When I started the 52 Hike Challenge the very first year, I started keeping a little notebook where I would write down the place, the trail, the companions, the weather, and notes about the experience.
As my hikes became more frequent, this became more tedious. 🙂 I started adding them to a Google map. Then I somehow lost that map. So now I have a map that I keep track of places we’ve been and places we want to go. I started linking my blog posts to the map. I would like to continue by making some notes about the locations on the map, but let’s get serious- I’m not there yet. Someday though!
It is only for local hikes. Local meaning in Missouri and surrounding states, basically. And it’s recent hikes. Recent meaning in the past two or three years.
I have shared this with some people and have received good feedback, so now I want to share it with everyone. I have it permanently linked on the nav bar of this blog, and I will link it here or if you click on the map below, it will take you to the interactive map. Let me know if you have any questions about any of our places!
We are so fortunate that Busch Wildlife is practically in our backyard! I never really went there too much for hiking, just fishing and nature programs and an occasional picnic by a lake. But it actually has quite a lot to offer!
Busch CA Quick Facts:
open 4am to 10 pm
almost 7,000 acres large with over 3,000 acres of forest
28 fishable lakes
Amenities include boat rentals, pavilions, picnic areas, shooting range for firearms and archery range, visitor center, hunting and wildlife viewing blinds, docks, swimming, and trails
One thing I think everybody around can attest to is Busch is full of secrets and surprises. When I was little, my dad took me here to teach me to fish. Tragically, I remember a little girl meeting a tragic fate at Busch, and for years, I was wary to come out. As I got older, I found the old bunkers cool to explore. And now, I go there for its convenience and its variety of programs.
There are a couple of longer trails- the Busch Wildlife Hiking and Biking Trail and the Hamburg Hiking/Biking Trail- and several shorter trails within Busch. There are LOTS of connector trails that connect lakes and other trails. Click on this map– it will help. If you use AllTrails or Hiking Project, many of these trails are not mapped out. A lot of people also enjoy just hiking the service roads and exploring.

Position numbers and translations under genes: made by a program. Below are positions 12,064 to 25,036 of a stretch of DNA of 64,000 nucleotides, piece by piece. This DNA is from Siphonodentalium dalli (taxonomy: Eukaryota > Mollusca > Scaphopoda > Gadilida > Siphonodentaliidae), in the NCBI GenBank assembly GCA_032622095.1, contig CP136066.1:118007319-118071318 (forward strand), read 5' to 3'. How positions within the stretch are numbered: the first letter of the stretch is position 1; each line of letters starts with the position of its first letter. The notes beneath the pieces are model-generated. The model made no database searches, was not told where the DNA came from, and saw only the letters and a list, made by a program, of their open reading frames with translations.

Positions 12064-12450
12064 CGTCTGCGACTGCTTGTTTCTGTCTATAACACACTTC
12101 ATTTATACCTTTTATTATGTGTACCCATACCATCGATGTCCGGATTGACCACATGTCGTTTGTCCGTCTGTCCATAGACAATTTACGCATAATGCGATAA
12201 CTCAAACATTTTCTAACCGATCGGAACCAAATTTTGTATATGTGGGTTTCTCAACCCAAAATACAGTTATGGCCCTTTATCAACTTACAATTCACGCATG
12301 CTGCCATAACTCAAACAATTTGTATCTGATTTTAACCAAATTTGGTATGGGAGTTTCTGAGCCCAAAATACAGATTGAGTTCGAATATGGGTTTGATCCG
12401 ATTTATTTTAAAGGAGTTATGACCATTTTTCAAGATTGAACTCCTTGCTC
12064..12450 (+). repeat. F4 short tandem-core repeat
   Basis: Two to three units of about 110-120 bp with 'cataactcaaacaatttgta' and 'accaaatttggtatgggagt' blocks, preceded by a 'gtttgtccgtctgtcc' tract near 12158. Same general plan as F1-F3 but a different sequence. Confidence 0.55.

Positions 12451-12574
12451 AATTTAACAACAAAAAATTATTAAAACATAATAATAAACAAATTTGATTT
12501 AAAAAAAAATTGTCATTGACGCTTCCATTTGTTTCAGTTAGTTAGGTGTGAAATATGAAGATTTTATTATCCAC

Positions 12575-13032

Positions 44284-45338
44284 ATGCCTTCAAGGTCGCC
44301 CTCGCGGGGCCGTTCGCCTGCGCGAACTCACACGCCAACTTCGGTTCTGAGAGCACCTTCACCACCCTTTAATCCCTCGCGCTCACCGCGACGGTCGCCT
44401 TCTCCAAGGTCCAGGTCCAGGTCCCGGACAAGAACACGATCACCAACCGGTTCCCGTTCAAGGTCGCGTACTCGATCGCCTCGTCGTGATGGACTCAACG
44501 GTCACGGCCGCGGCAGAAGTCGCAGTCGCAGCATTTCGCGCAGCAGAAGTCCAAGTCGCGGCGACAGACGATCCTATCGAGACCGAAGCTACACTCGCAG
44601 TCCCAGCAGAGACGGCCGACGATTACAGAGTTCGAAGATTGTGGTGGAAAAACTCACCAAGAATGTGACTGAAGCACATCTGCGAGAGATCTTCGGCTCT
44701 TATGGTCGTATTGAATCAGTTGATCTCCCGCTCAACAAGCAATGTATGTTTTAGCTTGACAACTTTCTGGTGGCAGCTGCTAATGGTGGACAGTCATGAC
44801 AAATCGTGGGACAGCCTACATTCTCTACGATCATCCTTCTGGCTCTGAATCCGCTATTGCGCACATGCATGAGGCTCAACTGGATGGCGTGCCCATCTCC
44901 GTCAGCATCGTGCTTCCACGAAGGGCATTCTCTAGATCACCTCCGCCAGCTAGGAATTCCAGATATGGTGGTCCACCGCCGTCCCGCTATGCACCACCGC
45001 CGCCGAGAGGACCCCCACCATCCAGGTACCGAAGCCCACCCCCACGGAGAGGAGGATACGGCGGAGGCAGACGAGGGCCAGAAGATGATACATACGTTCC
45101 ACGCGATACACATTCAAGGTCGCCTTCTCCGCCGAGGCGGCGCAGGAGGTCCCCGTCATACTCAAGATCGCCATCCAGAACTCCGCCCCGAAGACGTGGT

The Pine Trail is very popular, especially for family photos. It’s super short, but it connects to other connector trails, so you can make it a longer hike to the lake and back. It’s absolutely gorgeous, a small grove of very tall pine trees. There’s a stream nearby too, best in wet weather. We frequent this one.
There’s a paved trail behind the Conservation Office called the Fallen Oak Trail. This has a short loop or a long loop for you and it’s about a mile long. There’s also a bird watching blind, a bridge across the creek, and creek access. This one’s pretty but its major advantage is the pavement for when it’s way muddy or your companions are older or have physical limitations.
The Woodland Trail over by the archery range is one of my favorites. I’ve literally never seen anybody else there, even during the pandemic. And it’s very woodsy. It’s more of my favorite during the late fall and winter months because it’s got lots of undergrowth and so I don’t frequent it as much in the summertime.
And then of course, there are lots of opportunities to walk around the lakes, enjoy a picnic or a sunset, or fish in the lake. Busch has a lot more to offer than one might think, especially for hiking.
Kareem’s Hot Take: So for me, I like being around bodies of water. It brings me great comfort and helps in my meditation. So Busch is a great example- many lakes to walk around, fish, be in a good place. There are a lot of really nice paths- kid-friendly paths, short, long, relaxing, not challenging, easy trails there for everyone.